- OS: Windows Vista Service Pack 2 32-bit
- Processor: Intel Core 2 DUO 2.4 GHz / AMD Athlon X2 2.7 GHz
- Memory: 2 GB RAM
- Graphics: DirectX9 Compatible ATI Radeon HD 3870 / NVIDIA 8800 GT
- Hard Drive: 12 GB available space
- Sound Card: DirectX Compatible
- Additional Notes: Incompatible with Intel HD 3000 Integrated Graphics
- OS: Windows 7 Service Pack 1 64-bit
- Processor: Quad Core Processor
- Memory: 4 GB RAM
- Graphics: DirectX11 Compatible, AMD Radeon HD 6950 / NVIDIA GeForce GTX 560
- Hard Drive: 12 GB available space
- Sound Card: DirectX Compatible
The Bureau starts off on the right foot, featuring many graphics settings. Settings for vertical sync, field of view (65-100 degrees), max smoothed framerate (30, 60, 120), film grain, and windowed mode (unfortunately no option for borderless) are all available. There is plenty of screen tearing, so vertical sync is an especially nice sight to see, but unfortunately due to massive, random framerate drops it is impossible to use if you want around 60 frames per second.
Settings for texture, world, shadow, and effect quality are all available. Post-processing anti-aliasing, anisotropic filtering, decal persistence, and ambient occlusion are all present as well. Screen space reflections and PhysX are also available, though PhysX is not usable with an AMD GPU and screen space reflections tanks the framerate well into the 30s.
[compimg]http://community.pcgamingwiki.com/uploads/gallery/album_5/med_gallery_1_5_273895.jpg|http://community.pcgamingwiki.com/uploads/gallery/album_5/med_gallery_1_5_151645.jpg|960|560|Preset: Low|Prest: High[/compimg]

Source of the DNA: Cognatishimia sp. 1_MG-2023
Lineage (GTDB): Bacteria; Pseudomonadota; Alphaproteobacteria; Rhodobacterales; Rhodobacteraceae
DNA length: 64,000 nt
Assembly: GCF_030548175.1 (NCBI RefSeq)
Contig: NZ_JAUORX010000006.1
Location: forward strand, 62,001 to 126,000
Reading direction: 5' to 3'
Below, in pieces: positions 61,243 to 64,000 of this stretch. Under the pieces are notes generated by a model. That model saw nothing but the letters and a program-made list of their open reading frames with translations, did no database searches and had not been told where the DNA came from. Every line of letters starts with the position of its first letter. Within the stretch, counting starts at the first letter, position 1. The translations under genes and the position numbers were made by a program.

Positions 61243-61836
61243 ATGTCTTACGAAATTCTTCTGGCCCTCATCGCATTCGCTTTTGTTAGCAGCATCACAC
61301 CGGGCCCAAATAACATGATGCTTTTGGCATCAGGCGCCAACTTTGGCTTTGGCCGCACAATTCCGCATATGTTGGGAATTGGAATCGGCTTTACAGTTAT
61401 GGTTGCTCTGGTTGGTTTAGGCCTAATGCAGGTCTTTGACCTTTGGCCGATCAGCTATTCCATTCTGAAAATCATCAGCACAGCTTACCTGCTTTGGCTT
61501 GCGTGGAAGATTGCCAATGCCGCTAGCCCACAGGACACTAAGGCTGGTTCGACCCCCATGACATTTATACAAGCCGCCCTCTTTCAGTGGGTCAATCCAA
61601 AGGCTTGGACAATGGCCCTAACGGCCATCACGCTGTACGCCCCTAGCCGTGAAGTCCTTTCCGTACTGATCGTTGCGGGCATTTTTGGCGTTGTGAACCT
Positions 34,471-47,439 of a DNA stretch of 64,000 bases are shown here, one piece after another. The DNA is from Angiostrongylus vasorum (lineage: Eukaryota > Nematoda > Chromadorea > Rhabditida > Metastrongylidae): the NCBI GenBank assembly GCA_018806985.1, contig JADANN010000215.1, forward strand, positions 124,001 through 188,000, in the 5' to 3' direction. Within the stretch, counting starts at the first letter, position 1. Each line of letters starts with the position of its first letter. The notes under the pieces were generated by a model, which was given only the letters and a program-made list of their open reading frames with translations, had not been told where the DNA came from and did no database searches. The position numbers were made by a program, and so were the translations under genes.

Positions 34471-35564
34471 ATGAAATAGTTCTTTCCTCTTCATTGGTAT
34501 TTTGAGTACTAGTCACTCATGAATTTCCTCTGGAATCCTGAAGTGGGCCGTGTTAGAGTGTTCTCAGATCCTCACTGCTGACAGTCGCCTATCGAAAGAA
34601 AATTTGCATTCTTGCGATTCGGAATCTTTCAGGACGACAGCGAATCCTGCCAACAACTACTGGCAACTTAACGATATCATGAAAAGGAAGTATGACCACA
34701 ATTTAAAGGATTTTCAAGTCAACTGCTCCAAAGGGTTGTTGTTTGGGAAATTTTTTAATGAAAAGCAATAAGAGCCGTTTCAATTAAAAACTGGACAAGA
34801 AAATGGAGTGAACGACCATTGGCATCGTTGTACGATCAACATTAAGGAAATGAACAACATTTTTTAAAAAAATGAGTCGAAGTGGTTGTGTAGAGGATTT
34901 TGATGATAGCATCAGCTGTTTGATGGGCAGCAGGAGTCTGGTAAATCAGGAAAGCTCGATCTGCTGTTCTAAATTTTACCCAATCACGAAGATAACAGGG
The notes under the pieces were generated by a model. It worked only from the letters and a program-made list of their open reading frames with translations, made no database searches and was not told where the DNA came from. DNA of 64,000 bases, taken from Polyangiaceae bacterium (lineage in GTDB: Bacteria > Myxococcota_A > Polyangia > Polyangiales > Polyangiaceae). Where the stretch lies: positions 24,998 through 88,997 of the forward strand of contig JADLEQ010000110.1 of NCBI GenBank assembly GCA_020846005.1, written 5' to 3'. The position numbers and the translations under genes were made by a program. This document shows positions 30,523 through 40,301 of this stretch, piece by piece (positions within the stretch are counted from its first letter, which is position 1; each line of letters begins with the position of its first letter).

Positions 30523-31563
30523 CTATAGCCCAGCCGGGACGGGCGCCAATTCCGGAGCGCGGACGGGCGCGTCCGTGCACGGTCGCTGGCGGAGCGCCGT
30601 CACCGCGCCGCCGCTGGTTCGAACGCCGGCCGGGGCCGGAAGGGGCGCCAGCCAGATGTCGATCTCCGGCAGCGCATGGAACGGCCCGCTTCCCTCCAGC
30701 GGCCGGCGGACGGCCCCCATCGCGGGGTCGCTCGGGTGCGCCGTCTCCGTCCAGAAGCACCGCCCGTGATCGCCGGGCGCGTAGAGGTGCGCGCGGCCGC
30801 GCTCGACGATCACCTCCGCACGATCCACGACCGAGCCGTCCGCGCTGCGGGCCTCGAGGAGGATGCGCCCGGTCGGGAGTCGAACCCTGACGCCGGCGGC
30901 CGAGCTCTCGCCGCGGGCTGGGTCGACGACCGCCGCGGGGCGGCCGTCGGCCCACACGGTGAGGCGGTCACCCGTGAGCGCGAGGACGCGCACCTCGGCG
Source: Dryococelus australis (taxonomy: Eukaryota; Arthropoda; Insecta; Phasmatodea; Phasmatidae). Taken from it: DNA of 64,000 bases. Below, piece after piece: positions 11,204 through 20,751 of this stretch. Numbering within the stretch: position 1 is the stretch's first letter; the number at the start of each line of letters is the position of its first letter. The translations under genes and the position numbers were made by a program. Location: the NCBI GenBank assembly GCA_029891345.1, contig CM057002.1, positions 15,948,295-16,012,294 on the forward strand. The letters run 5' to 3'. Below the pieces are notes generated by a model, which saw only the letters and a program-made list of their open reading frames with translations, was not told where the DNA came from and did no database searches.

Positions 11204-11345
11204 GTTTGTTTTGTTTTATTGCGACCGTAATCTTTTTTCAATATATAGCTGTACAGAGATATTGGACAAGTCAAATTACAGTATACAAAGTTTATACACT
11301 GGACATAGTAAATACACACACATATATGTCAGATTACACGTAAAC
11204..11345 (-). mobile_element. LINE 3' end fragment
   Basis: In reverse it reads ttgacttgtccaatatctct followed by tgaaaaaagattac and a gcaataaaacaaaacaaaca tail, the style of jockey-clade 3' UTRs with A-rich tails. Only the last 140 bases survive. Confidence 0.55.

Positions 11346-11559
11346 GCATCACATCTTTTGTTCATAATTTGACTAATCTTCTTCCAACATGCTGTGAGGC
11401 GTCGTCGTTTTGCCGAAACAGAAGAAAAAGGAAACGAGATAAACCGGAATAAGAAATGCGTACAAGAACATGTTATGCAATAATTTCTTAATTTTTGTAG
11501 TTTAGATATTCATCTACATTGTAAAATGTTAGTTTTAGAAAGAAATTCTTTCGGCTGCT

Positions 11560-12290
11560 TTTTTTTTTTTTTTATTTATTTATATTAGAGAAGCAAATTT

There are two major differences between the "high" preset and the "low" preset in The Bureau. First, texture quality, especially on far away objects, is much lower on low. Second, the framerate drops into the 30s, which is made worse by massive amounts of microstuttering. Anyone who wants to play The Bureau should customize their video options and disable screen space reflections if they want a playable experience.
[compimg]http://community.pcgamingwiki.com/uploads/gallery/album_5/med_gallery_1_5_233554.jpg|http://community.pcgamingwiki.com/uploads/gallery/album_5/med_gallery_1_5_200051.jpg|960|560|Texture detail: Low|Texture detail: High[/compimg]
The texture detail option does just that, adjust texture detail. The lowest setting has blurry, but still decent quality textures, while high offers much clearer higher resolution textures. The high res textures aren't particularly good and there are many blurry textures to be found throughout the world as skybox.
[compimg]http://community.pcgamingwiki.com/uploads/gallery/album_5/med_gallery_1_5_84874.jpg|http://community.pcgamingwiki.com/uploads/gallery/album_5/med_gallery_1_5_32455.jpg|960|560|Shadow detail: Low|Shadow detail: High[/compimg]
The shadow detail options seems to affect the general lighting of the game much more than what shadows are in the game, becoming much darker as the quality is dropped. Shadows become a bit blockier on the low settings, but not significantly more so than they are on the highest settings.
[compimg]http://community.pcgamingwiki.com/uploads/gallery/album_5/med_gallery_1_5_32574.jpg|http://community.pcgamingwiki.com/uploads/gallery/album_5/med_gallery_1_5_430590.jpg|960|560|Shadow detail: Low|Shadow detail: High[/compimg]
[compimg]http://community.pcgamingwiki.com/uploads/gallery/album_5/med_gallery_1_5_277638.jpg|http://community.pcgamingwiki.com/uploads/gallery/album_5/med_gallery_1_5_175623.jpg|960|560|Shadow detail: Low|Shadow detail: High[/compimg]